Malaysian virus goes from pigs to humans, but the Bangladesh strain travels
directly from bats to humans.
deforestation of pulpwood (a natural habitat for NiV carrying bats) and
mismanagement of large piggeries could cause an outbreak in Malaysia.
History of the Nipah Virus
The first ever outbreak of the Nipah
virus occurred in Malaysia in 1998. According to World Health Organization
(WHO), the virus can be transmitted from animal-to-human and human-to-human.
Subsequent outbreaks in India and
Bangladesh have occurred with high fatalities. The first identification of
Nipah virus as a cause of an outbreak of encephalitis was reported in 2001 in
Meherpur district of Bangladesh. Since then, outbreaks of Nipah virus
encephalitis have been reported almost every year in selected districts of
Bangladesh. From 1998 to 2015, a total of 600 Nipah virus cases in humans have
Nipah in India
Both the earlier outbreaks (2001 and
2007) of Nipah virus encephalitis occurred in the eastern state of West Bengal
in India, bordering Bangladesh. A total of 71 cases with 50 deaths (70% of the
cases) were reported in the two outbreaks.
In 2001, there was an outbreak of
febrile illness with neurological symptoms in Siliguri, West Bengal. The second
outbreak in 2007 witnessed around 30 cases of fever with acute respiratory distress
and/or neurological symptoms
in Nadia district of West Bengal. All five cases that turned out to be fatal
among the 30 tested positive for NiV. The source was later found as a horde of
bats hanging from the trees around a patients' residence which suggests direct
contact of the liquor with bat fluids.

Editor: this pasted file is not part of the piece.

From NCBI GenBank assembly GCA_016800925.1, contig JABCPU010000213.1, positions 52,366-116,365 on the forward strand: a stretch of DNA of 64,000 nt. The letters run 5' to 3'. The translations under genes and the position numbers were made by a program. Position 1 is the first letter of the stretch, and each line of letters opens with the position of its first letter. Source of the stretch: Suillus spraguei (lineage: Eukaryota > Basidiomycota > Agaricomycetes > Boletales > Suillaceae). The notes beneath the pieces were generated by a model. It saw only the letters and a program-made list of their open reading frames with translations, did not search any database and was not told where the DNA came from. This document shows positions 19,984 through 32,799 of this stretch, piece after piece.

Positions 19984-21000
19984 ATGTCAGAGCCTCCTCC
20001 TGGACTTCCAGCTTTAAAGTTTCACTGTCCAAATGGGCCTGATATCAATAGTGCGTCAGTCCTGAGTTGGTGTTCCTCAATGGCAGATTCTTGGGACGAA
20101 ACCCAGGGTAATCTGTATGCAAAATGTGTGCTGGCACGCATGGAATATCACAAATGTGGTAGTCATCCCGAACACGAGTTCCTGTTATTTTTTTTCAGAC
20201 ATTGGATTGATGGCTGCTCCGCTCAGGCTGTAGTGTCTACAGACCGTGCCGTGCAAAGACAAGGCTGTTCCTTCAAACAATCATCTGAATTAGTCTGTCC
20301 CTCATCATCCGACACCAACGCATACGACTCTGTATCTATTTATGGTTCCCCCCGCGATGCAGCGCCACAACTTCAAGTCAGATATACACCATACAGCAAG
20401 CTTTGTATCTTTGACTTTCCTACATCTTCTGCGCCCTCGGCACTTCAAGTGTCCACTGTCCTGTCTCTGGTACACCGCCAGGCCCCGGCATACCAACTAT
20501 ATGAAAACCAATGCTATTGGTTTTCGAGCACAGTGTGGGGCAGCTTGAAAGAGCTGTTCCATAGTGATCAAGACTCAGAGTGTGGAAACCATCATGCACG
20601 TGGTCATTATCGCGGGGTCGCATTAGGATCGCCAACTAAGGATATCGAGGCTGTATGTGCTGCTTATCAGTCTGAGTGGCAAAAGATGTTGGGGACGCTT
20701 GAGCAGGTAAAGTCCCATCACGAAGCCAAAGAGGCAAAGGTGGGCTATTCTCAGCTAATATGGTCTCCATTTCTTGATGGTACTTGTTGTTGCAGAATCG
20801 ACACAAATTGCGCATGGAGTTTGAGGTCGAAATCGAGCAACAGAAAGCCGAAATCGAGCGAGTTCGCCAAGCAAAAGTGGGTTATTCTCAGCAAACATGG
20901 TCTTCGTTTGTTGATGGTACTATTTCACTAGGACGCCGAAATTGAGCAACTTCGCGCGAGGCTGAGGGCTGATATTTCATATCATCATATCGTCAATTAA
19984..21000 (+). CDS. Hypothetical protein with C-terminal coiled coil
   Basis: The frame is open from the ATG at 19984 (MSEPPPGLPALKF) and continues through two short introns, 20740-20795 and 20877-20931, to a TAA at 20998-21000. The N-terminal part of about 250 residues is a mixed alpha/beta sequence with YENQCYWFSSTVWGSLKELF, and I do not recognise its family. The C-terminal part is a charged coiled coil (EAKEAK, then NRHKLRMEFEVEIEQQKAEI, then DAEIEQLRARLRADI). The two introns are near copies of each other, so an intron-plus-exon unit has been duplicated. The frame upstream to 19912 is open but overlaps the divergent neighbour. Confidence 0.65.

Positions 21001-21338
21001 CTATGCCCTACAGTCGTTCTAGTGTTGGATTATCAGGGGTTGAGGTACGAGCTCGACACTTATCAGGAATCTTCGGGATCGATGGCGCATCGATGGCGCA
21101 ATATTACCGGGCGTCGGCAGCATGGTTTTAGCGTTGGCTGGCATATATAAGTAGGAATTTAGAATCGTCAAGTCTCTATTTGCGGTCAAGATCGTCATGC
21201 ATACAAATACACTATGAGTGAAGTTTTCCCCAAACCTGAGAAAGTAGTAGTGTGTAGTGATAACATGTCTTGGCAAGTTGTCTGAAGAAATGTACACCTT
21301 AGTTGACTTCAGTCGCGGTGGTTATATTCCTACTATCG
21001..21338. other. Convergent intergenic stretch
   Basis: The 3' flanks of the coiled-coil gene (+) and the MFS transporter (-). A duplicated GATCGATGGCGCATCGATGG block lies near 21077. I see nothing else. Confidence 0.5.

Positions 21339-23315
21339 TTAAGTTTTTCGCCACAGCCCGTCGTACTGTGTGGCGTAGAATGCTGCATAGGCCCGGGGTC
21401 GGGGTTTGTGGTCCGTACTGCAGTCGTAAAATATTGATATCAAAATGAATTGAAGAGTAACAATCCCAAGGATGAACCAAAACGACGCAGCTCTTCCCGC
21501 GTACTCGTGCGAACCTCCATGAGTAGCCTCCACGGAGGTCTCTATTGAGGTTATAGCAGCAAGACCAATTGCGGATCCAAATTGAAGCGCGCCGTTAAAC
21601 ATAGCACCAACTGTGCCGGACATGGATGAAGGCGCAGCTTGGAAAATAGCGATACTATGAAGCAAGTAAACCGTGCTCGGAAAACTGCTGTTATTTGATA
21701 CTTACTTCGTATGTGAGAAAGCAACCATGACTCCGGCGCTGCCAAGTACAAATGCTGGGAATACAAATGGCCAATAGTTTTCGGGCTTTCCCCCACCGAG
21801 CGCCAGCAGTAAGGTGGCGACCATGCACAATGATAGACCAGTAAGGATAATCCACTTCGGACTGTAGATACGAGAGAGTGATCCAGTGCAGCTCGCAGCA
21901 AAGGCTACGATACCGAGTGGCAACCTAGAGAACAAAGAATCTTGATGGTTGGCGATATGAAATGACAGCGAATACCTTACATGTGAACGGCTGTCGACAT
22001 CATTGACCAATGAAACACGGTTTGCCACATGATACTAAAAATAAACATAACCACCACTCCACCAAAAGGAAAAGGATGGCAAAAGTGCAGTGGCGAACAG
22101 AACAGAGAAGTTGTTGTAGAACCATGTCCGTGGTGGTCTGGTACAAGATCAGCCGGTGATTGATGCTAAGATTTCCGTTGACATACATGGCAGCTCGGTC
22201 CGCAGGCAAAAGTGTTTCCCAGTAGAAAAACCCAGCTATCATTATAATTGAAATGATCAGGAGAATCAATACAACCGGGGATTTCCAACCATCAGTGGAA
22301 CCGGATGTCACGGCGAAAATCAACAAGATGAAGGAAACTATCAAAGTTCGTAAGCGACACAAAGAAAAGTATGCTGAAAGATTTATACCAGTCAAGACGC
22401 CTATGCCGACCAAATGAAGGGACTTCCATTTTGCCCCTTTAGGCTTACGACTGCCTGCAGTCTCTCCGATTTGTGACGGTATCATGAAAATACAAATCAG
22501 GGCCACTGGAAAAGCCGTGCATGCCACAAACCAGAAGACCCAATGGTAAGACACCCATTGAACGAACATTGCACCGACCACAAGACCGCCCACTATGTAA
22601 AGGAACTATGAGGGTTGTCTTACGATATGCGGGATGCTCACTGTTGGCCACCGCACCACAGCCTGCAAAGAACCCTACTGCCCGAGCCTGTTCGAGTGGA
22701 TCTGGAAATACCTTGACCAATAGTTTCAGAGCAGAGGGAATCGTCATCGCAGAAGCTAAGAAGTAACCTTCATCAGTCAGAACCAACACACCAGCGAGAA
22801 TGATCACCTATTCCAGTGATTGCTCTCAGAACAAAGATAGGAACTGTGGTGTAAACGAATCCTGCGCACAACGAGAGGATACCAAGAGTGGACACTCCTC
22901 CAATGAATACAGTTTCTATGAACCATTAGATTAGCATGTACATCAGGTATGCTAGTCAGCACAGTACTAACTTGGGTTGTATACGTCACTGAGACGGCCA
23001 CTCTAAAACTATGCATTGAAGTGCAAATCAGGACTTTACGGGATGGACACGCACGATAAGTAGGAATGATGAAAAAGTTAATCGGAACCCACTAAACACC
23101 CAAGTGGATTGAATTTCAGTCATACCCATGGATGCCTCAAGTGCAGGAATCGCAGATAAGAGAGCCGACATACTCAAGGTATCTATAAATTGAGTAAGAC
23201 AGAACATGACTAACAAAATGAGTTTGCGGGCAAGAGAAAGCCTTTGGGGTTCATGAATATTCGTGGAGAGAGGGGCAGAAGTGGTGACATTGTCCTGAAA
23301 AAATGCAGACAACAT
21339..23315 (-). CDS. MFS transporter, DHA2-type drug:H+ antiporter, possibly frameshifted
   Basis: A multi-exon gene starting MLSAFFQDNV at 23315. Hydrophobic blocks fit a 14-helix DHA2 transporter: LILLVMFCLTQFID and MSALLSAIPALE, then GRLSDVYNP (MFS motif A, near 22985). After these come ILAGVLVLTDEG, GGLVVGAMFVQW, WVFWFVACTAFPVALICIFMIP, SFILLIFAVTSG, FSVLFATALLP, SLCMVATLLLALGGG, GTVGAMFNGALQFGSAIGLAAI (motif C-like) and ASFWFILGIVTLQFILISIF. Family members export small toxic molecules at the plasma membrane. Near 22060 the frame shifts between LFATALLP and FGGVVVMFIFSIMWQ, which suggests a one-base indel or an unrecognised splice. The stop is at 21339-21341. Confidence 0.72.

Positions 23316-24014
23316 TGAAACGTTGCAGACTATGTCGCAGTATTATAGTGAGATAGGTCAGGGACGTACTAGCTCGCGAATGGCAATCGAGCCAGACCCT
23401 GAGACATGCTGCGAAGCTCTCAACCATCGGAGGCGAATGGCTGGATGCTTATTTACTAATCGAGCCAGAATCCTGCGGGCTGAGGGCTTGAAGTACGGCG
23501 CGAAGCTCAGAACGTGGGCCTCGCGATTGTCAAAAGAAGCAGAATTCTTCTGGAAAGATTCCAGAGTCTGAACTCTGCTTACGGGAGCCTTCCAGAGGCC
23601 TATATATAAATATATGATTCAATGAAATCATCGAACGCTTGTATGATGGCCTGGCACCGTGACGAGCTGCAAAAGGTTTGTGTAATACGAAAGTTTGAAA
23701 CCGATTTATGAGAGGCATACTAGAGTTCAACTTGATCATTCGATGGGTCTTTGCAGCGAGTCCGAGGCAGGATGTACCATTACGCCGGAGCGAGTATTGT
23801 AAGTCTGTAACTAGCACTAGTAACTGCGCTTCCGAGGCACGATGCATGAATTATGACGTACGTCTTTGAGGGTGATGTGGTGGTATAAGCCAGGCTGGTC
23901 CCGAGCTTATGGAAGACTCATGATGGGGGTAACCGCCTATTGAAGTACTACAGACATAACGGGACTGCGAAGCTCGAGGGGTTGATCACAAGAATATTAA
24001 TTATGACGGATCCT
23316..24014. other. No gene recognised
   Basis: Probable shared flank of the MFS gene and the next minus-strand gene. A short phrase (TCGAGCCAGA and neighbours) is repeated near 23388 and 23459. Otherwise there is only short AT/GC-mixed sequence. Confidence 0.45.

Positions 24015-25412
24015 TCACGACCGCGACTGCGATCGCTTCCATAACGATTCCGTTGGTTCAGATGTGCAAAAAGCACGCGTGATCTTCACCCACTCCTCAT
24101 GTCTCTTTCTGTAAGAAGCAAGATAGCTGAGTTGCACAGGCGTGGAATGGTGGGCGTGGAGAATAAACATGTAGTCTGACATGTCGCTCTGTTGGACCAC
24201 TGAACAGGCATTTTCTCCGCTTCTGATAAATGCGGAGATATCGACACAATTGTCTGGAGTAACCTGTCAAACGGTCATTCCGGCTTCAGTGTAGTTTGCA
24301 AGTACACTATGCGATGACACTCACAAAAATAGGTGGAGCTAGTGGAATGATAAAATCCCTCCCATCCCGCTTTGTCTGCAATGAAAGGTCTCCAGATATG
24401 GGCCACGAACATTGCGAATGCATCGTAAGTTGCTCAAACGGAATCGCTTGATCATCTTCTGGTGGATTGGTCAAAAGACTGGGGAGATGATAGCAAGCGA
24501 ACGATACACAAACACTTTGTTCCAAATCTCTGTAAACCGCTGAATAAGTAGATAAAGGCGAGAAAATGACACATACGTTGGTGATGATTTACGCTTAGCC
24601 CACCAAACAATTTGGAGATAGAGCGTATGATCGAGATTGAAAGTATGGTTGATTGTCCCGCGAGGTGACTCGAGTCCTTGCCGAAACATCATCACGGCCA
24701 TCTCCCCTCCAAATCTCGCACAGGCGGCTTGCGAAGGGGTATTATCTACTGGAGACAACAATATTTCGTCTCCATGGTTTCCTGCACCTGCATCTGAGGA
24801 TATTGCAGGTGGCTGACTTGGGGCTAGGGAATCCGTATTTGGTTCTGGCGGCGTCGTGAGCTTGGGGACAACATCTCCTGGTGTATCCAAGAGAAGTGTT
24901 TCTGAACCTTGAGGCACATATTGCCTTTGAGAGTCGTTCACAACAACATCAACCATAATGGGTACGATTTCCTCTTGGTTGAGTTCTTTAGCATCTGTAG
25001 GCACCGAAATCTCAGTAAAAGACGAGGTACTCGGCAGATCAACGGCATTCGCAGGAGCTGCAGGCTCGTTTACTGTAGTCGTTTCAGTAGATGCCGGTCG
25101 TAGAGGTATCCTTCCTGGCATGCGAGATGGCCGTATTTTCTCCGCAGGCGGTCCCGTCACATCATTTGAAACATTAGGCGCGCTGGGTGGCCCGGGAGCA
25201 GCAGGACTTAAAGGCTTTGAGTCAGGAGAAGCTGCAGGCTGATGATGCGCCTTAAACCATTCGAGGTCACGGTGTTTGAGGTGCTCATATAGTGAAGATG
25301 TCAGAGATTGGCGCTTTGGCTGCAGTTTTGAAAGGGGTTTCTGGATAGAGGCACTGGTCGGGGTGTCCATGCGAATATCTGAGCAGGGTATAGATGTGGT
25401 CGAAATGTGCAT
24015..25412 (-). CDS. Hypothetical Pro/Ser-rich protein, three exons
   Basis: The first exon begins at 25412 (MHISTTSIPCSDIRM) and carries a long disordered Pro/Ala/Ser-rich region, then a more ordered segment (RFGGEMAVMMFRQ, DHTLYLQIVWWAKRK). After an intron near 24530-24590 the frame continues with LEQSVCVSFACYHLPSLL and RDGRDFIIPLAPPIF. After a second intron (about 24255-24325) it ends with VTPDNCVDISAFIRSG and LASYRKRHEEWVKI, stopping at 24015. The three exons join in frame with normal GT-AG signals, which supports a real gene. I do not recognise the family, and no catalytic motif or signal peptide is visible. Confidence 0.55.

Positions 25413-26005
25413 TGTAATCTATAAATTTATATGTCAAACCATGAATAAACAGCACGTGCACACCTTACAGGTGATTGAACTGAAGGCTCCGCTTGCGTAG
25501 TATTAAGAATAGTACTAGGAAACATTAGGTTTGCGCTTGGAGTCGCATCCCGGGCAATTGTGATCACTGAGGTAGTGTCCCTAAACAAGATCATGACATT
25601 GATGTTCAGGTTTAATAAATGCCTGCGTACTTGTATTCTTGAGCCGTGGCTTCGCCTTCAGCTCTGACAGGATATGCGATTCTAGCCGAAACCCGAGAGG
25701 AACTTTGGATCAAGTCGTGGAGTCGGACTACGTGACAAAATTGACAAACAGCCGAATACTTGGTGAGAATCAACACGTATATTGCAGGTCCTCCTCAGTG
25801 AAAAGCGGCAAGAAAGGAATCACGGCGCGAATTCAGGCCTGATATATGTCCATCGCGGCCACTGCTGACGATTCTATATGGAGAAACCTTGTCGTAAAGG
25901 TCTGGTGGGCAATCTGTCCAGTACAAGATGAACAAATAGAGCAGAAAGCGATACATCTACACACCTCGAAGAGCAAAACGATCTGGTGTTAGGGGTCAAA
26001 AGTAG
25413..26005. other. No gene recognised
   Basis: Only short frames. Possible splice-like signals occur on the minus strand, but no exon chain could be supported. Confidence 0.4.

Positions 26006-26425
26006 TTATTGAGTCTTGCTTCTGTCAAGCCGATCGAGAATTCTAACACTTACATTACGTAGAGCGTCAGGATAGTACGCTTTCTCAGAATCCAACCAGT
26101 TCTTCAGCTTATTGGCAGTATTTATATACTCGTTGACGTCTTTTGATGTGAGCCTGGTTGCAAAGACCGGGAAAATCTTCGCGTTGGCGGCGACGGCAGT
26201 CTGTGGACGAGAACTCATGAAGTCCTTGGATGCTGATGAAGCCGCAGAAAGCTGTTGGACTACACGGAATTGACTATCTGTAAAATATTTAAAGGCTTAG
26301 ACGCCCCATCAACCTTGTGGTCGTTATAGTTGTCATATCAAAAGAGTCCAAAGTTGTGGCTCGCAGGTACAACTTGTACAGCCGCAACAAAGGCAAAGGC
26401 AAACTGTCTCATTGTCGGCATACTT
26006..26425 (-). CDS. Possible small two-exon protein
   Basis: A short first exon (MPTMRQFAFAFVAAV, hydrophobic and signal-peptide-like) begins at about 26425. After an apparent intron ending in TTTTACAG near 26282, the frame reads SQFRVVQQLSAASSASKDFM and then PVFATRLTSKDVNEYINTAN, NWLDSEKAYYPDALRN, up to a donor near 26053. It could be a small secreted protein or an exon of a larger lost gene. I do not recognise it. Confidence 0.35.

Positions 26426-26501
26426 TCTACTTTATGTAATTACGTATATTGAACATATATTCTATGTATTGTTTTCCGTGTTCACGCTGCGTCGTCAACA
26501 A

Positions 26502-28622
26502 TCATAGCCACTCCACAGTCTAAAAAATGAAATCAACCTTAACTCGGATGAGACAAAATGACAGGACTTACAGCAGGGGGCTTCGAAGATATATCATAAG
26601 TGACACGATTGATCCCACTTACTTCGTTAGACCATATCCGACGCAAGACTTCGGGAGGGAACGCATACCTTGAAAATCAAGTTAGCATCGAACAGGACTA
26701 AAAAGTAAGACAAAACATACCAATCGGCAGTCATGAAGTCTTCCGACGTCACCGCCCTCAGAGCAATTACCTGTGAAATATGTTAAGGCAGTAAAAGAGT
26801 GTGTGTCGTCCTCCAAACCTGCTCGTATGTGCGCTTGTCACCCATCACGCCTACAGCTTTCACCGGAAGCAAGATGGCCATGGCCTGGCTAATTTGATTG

Not much is
known about the effects of urbanization and climate change in Siliguri and
Nadia regions. However, there should be tighter wildlife surveillance due to
the region's proximity to the Nipah Belt of Bangladesh where the NiVB strain is
The Nipah virus (NiV) causes severe
disease in both animals and humans. Its natural host is the fruit bat. It is
named after the Malaysian village Kampung Sungai
Nipah, where it was first discovered and belongs to the genus
Henipavirus. Pigs are the intermediate hosts in the Malaysian strain whereas
there are no intermediate hosts in the Bangladesh strain. Humans get infected
by consuming fruits that have been infected by droplets of saliva and urine of
the fruit bats.
The virus is capable of human-to-human
transmission in people in close proximity as was documented in a hospital
setting in India and seen currently in 2018. It spreads through human
secretions and excretions. The major symptoms of the infection are fever,
and vomiting that mostly leads to
encephalitis or inflammation of the brain and later to coma
is no vaccine for prevention or cure for
either humans or animals. The primary treatment for human cases is intensive
- Nipah virus infection - (http://www.who.int/csr/disease/nipah/en/)
- Nipah virus - (http://www.searo.who.int/entity/emerging_diseases/links/nipah_virus/en/)
- Nipah virus disease is not a major outbreak. It is only a local occurrence - (http://www.searo.who.int/india/topics/emergencies/mohfw-niv-press-release-24may2018.pdf)